Your location and business structure determine how you’ll need to register your business. Determine those factors first, and registration becomes very straightforward.
For most small businesses, registering your business is as simple as registering your business name with state and local governments.
In some cases, you don’t need to register at all. If you conduct business as yourself using your legal name, you won’t need to register anywhere. But remember, if you don’t register your business, you could miss out on personal liability protection, legal benefits, and tax benefits.
Register with federal agencies
Most businesses don't need to register with the federal government to become a legal entity, other than simply filing to get a federal tax ID. Small businesses sometimes register with the federal government for trademark protection or tax exempt status.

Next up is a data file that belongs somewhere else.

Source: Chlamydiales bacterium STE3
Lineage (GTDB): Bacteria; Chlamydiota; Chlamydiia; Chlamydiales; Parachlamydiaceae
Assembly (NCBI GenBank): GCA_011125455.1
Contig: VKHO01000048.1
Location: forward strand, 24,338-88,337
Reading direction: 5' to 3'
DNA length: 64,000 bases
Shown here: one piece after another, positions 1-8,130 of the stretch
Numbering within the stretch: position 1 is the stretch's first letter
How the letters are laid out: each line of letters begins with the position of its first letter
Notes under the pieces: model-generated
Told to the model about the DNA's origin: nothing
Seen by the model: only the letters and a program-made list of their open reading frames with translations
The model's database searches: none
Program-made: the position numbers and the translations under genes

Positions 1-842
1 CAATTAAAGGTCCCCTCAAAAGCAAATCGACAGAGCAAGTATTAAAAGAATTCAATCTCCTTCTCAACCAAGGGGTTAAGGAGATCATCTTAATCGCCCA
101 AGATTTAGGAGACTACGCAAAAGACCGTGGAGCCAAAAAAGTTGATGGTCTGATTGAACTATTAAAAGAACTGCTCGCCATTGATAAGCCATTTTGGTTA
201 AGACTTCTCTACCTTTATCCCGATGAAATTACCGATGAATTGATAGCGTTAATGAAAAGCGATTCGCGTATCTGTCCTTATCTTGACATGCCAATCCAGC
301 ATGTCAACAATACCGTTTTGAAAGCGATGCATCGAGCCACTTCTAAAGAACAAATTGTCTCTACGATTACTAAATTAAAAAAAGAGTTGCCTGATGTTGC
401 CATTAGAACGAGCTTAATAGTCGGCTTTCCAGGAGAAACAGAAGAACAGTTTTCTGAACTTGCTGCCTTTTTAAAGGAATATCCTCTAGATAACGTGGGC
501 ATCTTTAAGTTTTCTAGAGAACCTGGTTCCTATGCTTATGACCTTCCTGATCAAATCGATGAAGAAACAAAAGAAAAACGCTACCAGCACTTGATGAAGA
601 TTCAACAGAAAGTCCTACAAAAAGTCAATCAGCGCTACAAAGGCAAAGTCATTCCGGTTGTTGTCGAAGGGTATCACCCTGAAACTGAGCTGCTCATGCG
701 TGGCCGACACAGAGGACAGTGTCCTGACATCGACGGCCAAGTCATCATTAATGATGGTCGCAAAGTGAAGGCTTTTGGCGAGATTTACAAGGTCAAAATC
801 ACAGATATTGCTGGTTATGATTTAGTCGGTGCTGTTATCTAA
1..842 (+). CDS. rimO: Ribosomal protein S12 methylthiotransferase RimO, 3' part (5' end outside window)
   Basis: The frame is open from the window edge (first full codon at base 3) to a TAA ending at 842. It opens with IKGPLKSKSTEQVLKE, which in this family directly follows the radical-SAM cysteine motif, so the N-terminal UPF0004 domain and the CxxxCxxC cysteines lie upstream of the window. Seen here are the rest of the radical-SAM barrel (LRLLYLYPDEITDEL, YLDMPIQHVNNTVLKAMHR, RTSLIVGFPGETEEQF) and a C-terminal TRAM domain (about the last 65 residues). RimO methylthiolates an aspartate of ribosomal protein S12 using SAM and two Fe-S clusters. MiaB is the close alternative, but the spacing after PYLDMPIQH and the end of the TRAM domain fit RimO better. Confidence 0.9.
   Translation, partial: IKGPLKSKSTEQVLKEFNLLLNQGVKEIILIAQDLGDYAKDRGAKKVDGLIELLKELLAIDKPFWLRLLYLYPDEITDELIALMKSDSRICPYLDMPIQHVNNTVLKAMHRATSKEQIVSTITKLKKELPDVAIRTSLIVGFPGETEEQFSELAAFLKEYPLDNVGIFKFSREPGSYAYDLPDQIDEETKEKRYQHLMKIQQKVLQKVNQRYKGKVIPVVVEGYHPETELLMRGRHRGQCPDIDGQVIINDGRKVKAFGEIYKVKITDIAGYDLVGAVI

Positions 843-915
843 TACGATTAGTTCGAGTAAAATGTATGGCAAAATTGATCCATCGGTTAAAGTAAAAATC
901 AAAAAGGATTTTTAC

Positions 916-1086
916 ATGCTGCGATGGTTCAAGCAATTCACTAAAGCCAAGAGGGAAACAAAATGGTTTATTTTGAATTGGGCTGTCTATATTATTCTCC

If you want to trademark your business, brand or product name, file with the United States Patent and Trademark office once you’ve formed your business.
If you want tax-exempt status for a nonprofit corporation, register your business as a tax-exempt entity with the IRS.
Register with state agencies
If your business is an LLC, corporation, partnership, or nonprofit corporation, you'll probably need to register with any state where you conduct business activities.
Typically, you’re considered to be conducting business activities in a state when:
- Your business has a physical presence in the state
- You often have in-person meetings with clients in the state
- A significant portion of your company’s revenue comes from the state
- Any of your employees work in the state
Some states allow you to register online, and some states make you file paper documents in person or through the mail.
Most states require you to register with the Secretary of State’s office, a Business Bureau, or a Business Agency.